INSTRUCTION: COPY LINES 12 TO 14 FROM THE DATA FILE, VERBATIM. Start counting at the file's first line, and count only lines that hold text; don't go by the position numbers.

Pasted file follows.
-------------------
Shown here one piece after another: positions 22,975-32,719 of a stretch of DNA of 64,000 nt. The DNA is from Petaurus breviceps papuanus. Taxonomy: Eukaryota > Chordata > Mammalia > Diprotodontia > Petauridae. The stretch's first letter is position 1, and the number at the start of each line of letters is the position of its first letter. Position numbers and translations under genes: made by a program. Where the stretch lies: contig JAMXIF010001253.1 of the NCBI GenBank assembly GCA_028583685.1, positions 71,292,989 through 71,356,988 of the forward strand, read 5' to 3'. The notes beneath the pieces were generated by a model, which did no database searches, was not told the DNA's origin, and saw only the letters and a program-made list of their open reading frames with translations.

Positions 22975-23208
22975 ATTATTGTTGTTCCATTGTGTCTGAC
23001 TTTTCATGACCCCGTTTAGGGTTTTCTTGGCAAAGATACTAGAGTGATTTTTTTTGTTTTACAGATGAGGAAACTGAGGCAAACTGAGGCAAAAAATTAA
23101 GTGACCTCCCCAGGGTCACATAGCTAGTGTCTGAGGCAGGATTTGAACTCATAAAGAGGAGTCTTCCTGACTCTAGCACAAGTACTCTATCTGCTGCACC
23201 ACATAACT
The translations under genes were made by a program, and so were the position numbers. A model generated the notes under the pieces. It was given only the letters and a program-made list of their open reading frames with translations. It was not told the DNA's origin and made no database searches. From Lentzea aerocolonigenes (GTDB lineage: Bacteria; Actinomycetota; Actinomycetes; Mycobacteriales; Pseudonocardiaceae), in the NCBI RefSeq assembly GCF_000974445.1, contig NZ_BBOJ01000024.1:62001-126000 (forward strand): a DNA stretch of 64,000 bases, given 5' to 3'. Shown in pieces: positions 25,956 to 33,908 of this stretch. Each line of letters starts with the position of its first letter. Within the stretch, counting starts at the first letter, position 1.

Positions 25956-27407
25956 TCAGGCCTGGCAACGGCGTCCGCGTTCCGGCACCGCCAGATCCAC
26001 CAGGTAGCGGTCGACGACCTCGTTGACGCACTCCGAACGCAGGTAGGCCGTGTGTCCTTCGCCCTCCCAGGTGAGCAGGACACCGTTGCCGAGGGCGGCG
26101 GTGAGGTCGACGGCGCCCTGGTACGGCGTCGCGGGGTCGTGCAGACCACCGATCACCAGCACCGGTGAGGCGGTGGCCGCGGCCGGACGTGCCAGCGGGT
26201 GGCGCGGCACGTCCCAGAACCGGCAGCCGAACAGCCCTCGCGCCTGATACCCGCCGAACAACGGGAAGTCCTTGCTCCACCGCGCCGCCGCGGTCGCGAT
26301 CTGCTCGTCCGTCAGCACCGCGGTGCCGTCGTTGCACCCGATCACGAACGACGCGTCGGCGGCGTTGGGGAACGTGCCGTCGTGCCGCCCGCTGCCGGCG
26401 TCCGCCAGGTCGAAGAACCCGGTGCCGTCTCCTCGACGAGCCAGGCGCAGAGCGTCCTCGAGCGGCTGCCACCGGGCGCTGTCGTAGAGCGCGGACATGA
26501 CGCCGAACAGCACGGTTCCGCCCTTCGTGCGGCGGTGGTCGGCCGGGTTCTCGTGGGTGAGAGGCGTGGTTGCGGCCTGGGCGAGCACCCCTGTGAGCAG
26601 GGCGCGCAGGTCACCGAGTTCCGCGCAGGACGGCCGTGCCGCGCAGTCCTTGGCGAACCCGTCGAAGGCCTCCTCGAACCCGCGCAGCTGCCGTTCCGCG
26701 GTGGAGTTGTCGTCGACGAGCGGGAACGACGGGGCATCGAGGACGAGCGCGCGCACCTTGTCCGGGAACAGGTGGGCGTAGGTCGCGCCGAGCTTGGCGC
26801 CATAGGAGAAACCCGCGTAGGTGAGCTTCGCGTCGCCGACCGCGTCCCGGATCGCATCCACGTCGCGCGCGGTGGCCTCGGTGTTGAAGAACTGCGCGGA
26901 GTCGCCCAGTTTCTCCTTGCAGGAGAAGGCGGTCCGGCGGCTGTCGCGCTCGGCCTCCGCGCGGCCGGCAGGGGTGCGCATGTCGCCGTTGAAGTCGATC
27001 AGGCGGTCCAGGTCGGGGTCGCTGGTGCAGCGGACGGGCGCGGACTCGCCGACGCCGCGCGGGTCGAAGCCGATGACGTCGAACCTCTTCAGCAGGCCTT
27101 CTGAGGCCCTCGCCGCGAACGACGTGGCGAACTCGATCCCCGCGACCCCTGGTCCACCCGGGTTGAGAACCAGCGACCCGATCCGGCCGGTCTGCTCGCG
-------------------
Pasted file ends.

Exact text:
26201 GGCGCGGCACGTCCCAGAACCGGCAGCCGAACAGCCCTCGCGCCTGATACCCGCCGAACAACGGGAAGTCCTTGCTCCACCGCGCCGCCGCGGTCGCGAT
26301 CTGCTCGTCCGTCAGCACCGCGGTGCCGTCGTTGCACCCGATCACGAACGACGCGTCGGCGGCGTTGGGGAACGTGCCGTCGTGCCGCCCGCTGCCGGCG
26401 TCCGCCAGGTCGAAGAACCCGGTGCCGTCTCCTCGACGAGCCAGGCGCAGAGCGTCCTCGAGCGGCTGCCACCGGGCGCTGTCGTAGAGCGCGGACATGA